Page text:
562 An East Coast Winter Storm Climatology and Projected Future Trends

Tuesday, 9 January 2018
Exhibit Hall 3 (ACC) (Austin, Texas)
Lena M. Dziechowski, Univ. of Massachusetts, Lowell, MA; and E. DiGangi and E. R. Martin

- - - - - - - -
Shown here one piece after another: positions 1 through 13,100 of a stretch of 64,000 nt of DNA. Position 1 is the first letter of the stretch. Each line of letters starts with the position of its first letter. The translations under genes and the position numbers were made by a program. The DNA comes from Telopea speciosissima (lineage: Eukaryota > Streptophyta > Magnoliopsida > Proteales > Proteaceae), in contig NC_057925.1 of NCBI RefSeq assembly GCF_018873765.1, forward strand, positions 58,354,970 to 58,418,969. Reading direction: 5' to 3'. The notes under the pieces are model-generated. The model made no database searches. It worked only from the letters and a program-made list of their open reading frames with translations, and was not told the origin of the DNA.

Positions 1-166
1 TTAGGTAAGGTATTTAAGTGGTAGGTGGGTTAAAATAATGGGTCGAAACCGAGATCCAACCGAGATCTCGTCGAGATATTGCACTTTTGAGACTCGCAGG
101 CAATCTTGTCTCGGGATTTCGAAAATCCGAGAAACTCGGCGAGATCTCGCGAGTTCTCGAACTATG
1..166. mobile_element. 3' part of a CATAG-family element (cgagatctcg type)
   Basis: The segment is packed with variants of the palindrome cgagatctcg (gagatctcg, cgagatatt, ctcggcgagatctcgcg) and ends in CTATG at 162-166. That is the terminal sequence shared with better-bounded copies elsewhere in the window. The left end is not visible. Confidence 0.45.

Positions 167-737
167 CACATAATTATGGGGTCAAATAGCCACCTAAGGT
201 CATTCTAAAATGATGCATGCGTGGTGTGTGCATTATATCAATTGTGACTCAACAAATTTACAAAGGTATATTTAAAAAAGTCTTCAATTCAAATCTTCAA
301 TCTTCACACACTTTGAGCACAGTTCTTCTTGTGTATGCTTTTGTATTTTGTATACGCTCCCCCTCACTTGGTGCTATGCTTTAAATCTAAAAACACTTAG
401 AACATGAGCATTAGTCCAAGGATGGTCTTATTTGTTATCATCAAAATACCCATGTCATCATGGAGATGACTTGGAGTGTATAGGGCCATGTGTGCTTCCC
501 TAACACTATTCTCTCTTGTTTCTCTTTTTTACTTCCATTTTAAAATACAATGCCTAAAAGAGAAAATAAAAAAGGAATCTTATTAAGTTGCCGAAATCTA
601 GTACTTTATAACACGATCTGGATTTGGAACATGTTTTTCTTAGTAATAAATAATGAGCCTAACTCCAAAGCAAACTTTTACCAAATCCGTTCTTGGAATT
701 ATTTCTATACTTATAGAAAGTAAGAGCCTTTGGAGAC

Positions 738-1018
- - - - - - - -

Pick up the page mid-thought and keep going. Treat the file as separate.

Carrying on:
Densely populated major cities along the U.S. East Coast suffer substantial societal impacts due to extratropical cyclones occurring within the winter months of October-April. To mitigate damages and assist the nation in preparing for extreme winter weather in a changing climate, a full climatology of East Coast Winter Storms (ECWS) has been created using NCEP/NCAR reanalysis data from 1950-present day utilizing a cyclone-tracking algorithm that uses sea level pressure and a maximum wind threshold. The observations show an increase in maximum winds and no change in minimum pressure since 1950. After assessing changes in frequency and intensity based on minimum pressure, maximum winds and geographical location in the historically observed period, the cyclone-tracking algorithm was applied to historical and high emissions future scenarios utilizing data from seven models from the Coupled Model Intercomparison Project Phase 5. The models accurately represent historically observed minimum pressure, but under represent maximum winds and storm counts. Future models project a decrease in frequency but no change in intensity. Investigation of storm structure and lifecycle within the models is needed, in addition to a model dependent wind threshold.
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